Rafting the Kongakut River was far more "engaging" than I expected. We all paired off in inflatable canoe-raft hybrid craft that handled like fat pigs. The guides were only in the front boat (navigating) and rear boat (picking up flippers), so it was completely on us to take the channels indicated by the guides and to maneuver through Class II-III rapids and dodge the rocks. I relished the chance to really paddle the river myself. Happy to say that Jacek and I proved a good team and we didn't flip.

The pigs
Heading down river
Me and Jacek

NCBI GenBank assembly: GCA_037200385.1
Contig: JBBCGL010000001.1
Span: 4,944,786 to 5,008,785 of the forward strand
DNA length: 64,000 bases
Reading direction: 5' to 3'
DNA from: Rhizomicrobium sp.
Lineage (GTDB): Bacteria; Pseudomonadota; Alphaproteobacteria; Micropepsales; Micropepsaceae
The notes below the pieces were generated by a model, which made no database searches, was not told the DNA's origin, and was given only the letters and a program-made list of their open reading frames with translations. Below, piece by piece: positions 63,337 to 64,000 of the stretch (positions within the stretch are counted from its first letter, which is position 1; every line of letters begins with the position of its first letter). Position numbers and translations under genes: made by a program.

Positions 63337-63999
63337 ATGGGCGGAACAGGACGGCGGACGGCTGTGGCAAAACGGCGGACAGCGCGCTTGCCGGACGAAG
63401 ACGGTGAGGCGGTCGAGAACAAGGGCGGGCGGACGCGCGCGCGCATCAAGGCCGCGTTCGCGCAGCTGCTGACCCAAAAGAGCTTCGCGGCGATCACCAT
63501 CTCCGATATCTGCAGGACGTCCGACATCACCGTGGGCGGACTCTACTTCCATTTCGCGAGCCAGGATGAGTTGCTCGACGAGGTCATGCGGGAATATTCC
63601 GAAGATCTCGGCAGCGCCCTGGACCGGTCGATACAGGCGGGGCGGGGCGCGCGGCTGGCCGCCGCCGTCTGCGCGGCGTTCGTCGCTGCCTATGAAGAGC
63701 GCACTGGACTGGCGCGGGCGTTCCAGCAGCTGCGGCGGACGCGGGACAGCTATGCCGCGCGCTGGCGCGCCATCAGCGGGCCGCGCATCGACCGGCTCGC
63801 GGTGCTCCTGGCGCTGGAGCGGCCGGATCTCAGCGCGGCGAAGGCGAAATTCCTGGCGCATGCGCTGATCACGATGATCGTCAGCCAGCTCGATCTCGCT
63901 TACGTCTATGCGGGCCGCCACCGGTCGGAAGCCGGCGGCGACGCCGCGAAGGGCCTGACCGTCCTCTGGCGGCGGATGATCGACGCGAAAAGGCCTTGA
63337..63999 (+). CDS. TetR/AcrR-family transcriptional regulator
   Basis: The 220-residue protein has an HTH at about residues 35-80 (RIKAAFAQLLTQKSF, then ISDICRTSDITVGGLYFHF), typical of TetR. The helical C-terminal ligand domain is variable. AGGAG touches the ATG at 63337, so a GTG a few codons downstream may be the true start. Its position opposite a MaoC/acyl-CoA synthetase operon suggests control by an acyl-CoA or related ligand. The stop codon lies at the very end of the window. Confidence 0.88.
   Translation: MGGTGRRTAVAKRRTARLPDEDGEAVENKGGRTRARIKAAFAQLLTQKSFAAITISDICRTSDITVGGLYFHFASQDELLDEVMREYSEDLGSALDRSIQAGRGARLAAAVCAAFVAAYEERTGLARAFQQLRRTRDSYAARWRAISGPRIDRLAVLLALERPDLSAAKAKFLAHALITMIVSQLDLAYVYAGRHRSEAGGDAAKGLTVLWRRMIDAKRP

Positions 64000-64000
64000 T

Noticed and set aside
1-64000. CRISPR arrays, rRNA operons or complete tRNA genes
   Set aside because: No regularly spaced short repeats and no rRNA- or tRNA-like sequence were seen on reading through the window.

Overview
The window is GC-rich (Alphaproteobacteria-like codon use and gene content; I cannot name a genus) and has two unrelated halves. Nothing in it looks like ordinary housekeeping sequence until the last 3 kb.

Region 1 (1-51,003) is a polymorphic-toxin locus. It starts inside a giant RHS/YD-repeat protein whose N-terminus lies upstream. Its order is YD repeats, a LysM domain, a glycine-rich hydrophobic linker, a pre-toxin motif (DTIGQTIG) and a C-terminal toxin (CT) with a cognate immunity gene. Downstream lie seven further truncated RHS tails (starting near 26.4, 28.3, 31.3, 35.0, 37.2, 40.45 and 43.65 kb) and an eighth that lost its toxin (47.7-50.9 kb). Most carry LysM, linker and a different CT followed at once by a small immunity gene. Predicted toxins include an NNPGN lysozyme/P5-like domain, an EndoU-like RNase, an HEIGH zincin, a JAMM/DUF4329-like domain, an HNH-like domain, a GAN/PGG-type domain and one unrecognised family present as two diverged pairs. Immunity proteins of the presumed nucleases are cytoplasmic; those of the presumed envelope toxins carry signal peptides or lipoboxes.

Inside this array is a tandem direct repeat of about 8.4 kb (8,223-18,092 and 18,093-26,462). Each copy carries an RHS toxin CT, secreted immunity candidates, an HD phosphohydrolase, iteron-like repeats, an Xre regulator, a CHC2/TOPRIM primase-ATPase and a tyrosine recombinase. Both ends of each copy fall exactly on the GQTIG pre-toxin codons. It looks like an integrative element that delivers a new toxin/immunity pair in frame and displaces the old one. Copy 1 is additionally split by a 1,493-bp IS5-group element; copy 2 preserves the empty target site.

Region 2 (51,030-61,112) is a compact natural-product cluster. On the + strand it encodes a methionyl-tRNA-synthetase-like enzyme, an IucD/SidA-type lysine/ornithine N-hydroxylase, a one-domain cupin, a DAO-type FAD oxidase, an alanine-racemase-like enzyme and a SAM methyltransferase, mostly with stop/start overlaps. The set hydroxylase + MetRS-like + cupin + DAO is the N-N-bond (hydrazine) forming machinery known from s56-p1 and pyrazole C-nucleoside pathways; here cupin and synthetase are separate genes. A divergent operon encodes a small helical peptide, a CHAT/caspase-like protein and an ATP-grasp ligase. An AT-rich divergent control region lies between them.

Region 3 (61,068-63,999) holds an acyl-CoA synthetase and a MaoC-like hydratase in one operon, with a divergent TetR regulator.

River overflow would freeze in sheets along the bank called aufeis ("off-ice"). Bet I could bottle this and sell it for $4. 
Looking ahead to the third day's paddle. We entered the "canyon" and the rapids increased to Class III.
We would paddle for a day and then set up a camp and hike the next day. This allowed us to take a nice leisurely pace since we weren't packing up each morning. The hikes were great, giving views of mountains, tundra, wildlife, and the river ahead. Hiking in the tundra was a novel experience, the ground was very lumpy due to the permafrost and very boggy in the spots between humps. Made for hard going from time to time. And the scale of the terrain is something that cannot really be conveyed. It was amazing. Everything was so open and grand, but lacking any real trees or objects to provide any reasonable reference point and making it difficult to gauge the distance or elevation of a hike.